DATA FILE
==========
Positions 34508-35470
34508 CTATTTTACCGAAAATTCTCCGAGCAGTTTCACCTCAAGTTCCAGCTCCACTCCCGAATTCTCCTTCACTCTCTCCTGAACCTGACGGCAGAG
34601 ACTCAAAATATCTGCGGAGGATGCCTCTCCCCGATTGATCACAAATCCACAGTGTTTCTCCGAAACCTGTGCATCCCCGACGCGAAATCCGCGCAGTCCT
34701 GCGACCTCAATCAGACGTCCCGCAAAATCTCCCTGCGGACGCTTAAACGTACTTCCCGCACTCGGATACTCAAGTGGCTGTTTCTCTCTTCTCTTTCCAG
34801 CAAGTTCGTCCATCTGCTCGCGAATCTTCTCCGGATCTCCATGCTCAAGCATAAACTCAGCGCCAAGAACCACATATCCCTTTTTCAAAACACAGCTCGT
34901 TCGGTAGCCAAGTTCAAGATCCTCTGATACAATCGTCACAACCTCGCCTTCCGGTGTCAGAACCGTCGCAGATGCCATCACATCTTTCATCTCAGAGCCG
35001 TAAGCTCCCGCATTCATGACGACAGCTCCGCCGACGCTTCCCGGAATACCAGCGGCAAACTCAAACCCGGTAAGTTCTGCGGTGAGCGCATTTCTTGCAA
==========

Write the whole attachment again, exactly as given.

Positions 34508-35470
34508 CTATTTTACCGAAAATTCTCCGAGCAGTTTCACCTCAAGTTCCAGCTCCACTCCCGAATTCTCCTTCACTCTCTCCTGAACCTGACGGCAGAG
34601 ACTCAAAATATCTGCGGAGGATGCCTCTCCCCGATTGATCACAAATCCACAGTGTTTCTCCGAAACCTGTGCATCCCCGACGCGAAATCCGCGCAGTCCT
34701 GCGACCTCAATCAGACGTCCCGCAAAATCTCCCTGCGGACGCTTAAACGTACTTCCCGCACTCGGATACTCAAGTGGCTGTTTCTCTCTTCTCTTTCCAG
34801 CAAGTTCGTCCATCTGCTCGCGAATCTTCTCCGGATCTCCATGCTCAAGCATAAACTCAGCGCCAAGAACCACATATCCCTTTTTCAAAACACAGCTCGT
34901 TCGGTAGCCAAGTTCAAGATCCTCTGATACAATCGTCACAACCTCGCCTTCCGGTGTCAGAACCGTCGCAGATGCCATCACATCTTTCATCTCAGAGCCG
35001 TAAGCTCCCGCATTCATGACGACAGCTCCGCCGACGCTTCCCGGAATACCAGCGGCAAACTCAAACCCGGTAAGTTCTGCGGTGAGCGCATTTCTTGCAA